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State Line Farms closing two barns 7.16

Written by David Green.


When a representative from the Michigan Department of Agriculture visited State Line Farms in 2004, she told a group of concerned citizens that problems with odors might eventually be referred to the state’s Department of Environmental Quality (DEQ).

That’s what happened a year later. Now, after a series of violation letters and efforts by the farm owner to alleviate the smell, two large hog barns will be emptied by Nov. 9 and closed down. It’s an unusual situation, said Robert McCann, a spokesperson for the DEQ.

“It doesn’t happen very often,” McCann said about his agency’s involvement. “Under the Right to Farm law, the DEQ can go for air quality action only if the Michigan Department of Agriculture refers it, if they think it’s significant enough.”

After trying to alleviate odors with filters and mechanical devices, farm owner Gary Gallup made the decision to close the pair of 2,000-head barns. Under a consent order from the state attorney general office, both parties agreed to depopulate the barns and face financial penalties of up to $2,000 a day for additional violations.

The farm will also pay a $28,000 settlement fee that goes into the state’s general fund.

Gallup said that he didn’t want to comment on the situation, but McCann noted that the barns could be used again if air quality standards were met.

However, he added, it’s obvious that steps taken to reduce odors were ineffective and another solution would have to be found.

“We hear a lot of complaints about farm odors,” McCann said, “but by law we can’t do anything about it unless the MDA refers it to us.”

There’s a reason this referral was made—one that was obvious to residents living nearby when the barns were constructed in 2003.

Because the location of the barns didn’t adhere to the MDA’s Generally Accepted Agricultural Management Practices (GAAMPs), protection from the Right to Farm law was lost.

According to the GAAMPs—a set of voluntary guidelines—the large capacity structures should have been built at least half a mile from non-farm residences and 600 feet back from the property line.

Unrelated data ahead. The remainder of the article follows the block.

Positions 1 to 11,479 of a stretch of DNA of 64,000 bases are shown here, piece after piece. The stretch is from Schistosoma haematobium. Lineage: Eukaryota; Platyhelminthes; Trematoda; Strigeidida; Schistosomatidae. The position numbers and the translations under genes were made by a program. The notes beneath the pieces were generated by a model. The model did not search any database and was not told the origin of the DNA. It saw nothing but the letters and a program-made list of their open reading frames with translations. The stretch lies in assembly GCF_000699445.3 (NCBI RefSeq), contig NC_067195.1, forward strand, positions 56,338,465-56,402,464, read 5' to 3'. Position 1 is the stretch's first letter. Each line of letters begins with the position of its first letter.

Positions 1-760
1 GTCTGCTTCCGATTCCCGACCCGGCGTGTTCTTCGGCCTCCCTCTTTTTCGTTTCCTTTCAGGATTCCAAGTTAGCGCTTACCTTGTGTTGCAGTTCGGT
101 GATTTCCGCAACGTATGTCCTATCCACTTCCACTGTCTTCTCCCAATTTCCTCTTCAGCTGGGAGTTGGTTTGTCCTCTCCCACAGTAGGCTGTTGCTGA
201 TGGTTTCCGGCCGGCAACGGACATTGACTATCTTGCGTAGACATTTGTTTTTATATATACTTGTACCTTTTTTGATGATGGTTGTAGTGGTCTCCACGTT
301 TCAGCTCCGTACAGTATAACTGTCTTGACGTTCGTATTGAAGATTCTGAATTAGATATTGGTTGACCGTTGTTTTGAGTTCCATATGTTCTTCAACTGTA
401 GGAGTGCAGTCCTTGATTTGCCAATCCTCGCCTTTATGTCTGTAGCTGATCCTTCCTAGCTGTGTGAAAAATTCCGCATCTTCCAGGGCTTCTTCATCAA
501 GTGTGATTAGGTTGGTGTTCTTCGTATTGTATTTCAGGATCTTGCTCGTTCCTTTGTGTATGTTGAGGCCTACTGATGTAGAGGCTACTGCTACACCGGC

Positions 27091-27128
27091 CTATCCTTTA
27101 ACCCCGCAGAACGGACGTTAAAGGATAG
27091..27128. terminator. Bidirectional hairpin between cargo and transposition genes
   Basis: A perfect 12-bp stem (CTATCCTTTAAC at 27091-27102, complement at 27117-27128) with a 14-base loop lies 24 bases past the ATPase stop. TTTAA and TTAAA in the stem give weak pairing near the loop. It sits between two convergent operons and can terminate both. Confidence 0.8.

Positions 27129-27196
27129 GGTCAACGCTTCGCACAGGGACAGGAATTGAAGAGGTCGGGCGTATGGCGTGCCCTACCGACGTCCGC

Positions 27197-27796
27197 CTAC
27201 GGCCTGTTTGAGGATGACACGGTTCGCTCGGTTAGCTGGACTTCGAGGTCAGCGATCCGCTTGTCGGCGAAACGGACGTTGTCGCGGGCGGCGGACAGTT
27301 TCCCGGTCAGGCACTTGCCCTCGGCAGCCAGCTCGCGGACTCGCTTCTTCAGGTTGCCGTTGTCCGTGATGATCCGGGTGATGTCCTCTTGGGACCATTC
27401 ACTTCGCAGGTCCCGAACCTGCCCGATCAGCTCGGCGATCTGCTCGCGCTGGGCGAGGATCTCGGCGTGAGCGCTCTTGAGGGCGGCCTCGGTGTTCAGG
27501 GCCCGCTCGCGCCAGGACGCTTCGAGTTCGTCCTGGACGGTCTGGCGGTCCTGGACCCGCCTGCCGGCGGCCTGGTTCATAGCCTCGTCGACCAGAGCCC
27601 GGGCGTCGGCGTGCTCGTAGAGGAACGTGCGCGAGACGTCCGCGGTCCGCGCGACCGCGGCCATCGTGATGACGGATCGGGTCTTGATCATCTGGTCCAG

Instead, they were constructed near Ridgeville Road, just east of M-156, and about 100 yards from the nearest residence. Three other homes are in the vicinity of the barns.

Once the barns were put into use, neighbors began lodging complaints about strong odors. MDA representatives responded to complaints, but found no odor violation.

In July 2005, the case was referred to the DEQ under the terms of a Memorandum of Understanding between the two agencies regarding air quality issues.

The DEQ verified several violations over the next five months and sent a letter of violation in December.

By then, trees had been planted around the facility and biofilters had been installed. A visit in August 2005 found the filters dry and inoperable.

Complaints continued into 2006 and farmer owners submitted a compliance plan that included additional devices to reduce odor.

Additional violation letters were sent in 2007 and enforcement action was initiated. Eight odor control technology units were installed at the farm in October, but according to the DEQ staff activity report, the units “have not been as successful as hoped and, therefore, State Line Farms has chosen to remove all livestock from the barns by a shutdown date of Nov. 9, 2008.”

Both parties agreed to the terms of the consent order last month.

A customary 30-day comment period on the settlement ends Aug. 6. Comments should be sent to Autumn Lawson, Air Quality Division, P.O. Box 30260, Lansing, MI 48909.

Documents relating to the case are available at the DEQ website (

The farm’s other four barns—each with a capacity of up to 1,000 pigs—conform to GAAMP siting principles and are not part of the settlement.

Weaned pigs are brought to the barns and raised to a finishing weight of about 250 pounds. They are then shipped to market and the process is repeated. Among the six barns, approximately 16,000 hogs are raised each year.